Chapter

Dead Bodies

Susan Zimmerman

in The Early Modern Corpse and Shakespeare's Theatre

Published by Edinburgh University Press

Published in print February 2005 | ISBN: 9780748621033
Published online March 2012 | e-ISBN: 9780748652198 | DOI: http://dx.doi.org/10.3366/edinburgh/9780748621033.003.0001
Dead Bodies

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This chapter first explores the anthropological and psychoanalytical theories of the corpse, before considering early modern concepts of its signification. It also addresses the early modern theatrical conventions in the context of Walter Benjamin's theory of the Trauerspiel. The psychoanalytical analysis of Julia Kristeva and the anthropological findings of Georges Bataille and Mary Douglas provide a compelling rationale for the identification of death with marginality, and of both with the female. The female body exerts a powerfully ambiguous attraction for the subject in which life-affirming desire is deeply inscribed with the unbecoming of death. For Benjamin, the Trauerspiel is a drama of sorrow or mourning (trauer), considered as both stage performance and game (spiel). The mystery at the core of the Trauerspiel is that of the corpse, primary signifier of the life implicit in disintegration. Lastly, an overview of the chapters included in this book is provided.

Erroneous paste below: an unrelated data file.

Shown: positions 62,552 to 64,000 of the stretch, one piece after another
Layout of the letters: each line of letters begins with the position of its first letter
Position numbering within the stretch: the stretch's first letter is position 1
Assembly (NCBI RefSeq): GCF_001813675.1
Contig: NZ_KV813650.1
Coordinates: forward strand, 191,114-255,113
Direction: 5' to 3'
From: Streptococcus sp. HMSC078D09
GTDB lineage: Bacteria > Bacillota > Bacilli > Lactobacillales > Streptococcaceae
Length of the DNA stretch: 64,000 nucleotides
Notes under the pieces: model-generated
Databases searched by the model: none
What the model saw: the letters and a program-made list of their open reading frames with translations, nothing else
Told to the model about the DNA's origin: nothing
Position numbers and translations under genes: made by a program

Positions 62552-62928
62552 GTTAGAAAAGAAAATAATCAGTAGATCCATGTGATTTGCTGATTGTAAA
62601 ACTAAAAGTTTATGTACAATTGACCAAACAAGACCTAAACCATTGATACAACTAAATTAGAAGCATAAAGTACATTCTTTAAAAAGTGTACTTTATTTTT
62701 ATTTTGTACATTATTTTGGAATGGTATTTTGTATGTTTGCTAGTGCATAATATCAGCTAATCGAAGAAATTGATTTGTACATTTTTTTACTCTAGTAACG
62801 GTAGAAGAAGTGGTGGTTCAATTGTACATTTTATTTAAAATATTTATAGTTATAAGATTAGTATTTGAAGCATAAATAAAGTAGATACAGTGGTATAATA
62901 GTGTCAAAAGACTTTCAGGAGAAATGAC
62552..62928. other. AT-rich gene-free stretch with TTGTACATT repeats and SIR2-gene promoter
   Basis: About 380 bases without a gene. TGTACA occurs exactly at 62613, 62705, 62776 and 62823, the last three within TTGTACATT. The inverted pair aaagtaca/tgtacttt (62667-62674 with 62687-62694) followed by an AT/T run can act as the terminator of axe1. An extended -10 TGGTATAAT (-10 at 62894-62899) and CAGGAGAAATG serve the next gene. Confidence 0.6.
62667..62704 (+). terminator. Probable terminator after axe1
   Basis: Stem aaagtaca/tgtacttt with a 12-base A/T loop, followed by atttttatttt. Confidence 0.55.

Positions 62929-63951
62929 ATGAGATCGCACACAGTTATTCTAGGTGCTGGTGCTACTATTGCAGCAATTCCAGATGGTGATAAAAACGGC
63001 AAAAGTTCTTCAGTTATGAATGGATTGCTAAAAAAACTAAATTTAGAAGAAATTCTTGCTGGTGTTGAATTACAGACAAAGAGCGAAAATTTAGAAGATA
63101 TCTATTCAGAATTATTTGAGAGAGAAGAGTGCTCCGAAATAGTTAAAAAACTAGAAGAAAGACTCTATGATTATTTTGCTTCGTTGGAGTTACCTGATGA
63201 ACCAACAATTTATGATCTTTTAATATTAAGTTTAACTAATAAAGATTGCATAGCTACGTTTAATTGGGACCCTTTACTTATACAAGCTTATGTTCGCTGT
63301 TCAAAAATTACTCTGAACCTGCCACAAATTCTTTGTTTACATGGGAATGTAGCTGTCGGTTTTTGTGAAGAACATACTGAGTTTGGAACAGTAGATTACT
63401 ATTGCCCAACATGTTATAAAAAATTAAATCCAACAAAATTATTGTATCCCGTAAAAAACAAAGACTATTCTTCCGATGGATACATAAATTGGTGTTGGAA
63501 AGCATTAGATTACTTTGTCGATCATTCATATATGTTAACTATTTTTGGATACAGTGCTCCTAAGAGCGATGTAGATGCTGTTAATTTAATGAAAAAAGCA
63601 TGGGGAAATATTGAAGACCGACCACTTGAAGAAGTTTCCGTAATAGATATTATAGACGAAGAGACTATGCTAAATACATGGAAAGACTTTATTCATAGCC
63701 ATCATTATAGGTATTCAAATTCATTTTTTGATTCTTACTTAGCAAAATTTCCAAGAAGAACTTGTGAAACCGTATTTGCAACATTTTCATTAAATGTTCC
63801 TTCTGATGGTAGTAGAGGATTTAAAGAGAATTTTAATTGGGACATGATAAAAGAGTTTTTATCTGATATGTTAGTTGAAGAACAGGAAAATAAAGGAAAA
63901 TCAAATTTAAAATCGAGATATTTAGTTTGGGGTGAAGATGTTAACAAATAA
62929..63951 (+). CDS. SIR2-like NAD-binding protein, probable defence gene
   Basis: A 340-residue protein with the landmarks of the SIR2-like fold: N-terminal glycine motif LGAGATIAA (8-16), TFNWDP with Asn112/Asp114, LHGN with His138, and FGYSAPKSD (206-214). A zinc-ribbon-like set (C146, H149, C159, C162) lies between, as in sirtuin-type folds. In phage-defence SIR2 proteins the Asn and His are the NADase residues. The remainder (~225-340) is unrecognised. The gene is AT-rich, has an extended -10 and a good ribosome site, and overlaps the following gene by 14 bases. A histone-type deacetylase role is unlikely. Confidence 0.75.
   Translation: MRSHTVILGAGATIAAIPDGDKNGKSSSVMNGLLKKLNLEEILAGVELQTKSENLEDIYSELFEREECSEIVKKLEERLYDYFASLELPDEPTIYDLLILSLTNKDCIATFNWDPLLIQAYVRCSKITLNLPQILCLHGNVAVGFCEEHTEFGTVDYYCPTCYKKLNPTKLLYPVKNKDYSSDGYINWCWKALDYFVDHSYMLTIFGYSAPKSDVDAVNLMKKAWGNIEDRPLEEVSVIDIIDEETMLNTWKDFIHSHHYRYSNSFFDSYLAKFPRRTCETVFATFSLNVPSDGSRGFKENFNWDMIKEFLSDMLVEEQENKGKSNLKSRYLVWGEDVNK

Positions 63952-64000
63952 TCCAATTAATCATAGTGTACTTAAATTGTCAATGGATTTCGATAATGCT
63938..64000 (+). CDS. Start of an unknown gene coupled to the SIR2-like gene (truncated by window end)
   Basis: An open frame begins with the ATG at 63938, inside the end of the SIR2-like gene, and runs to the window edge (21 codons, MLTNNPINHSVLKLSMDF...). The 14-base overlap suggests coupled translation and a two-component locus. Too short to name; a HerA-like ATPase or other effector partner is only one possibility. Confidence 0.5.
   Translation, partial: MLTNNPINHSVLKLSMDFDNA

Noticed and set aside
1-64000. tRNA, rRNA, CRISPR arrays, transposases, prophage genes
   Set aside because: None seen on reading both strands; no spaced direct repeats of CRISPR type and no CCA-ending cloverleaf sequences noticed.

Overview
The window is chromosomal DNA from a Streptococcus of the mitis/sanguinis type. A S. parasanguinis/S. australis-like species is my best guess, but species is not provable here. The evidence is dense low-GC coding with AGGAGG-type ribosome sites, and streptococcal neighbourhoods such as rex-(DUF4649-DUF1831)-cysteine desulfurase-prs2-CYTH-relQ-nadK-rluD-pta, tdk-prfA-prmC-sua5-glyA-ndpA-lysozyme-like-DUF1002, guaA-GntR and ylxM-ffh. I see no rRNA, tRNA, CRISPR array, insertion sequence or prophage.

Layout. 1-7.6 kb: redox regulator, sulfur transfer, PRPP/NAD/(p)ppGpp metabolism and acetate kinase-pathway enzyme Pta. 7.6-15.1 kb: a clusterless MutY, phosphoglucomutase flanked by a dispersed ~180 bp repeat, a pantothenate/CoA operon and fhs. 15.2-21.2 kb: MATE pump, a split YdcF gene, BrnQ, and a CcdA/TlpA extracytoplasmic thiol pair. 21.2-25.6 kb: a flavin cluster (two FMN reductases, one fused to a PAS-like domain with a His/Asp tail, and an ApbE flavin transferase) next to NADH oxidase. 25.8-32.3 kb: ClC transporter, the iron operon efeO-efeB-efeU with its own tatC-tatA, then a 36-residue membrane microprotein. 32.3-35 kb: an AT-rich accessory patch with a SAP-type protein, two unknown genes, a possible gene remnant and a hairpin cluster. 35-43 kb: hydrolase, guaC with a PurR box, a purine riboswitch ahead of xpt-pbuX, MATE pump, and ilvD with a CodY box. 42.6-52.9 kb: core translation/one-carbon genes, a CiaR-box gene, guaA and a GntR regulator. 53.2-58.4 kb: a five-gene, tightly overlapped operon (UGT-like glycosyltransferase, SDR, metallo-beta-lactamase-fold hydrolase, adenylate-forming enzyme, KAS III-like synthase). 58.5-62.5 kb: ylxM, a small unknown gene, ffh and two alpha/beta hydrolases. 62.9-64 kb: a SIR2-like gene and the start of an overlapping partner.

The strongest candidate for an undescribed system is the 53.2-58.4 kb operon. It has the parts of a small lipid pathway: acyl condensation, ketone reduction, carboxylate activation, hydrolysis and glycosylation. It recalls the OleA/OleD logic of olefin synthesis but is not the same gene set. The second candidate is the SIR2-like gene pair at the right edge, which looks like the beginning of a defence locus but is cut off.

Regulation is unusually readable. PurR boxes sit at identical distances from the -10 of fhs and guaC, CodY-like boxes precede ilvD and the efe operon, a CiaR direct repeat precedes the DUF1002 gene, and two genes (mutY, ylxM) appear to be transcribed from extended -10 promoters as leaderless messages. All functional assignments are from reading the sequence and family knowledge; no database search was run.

Keywords: corpse; Trauerspiel; Walter Benjamin; Julia Kristeva; Georges Bataille; Mary Douglas; female body

Chapter.  10219 words. 

Subjects: Shakespeare Studies and Criticism

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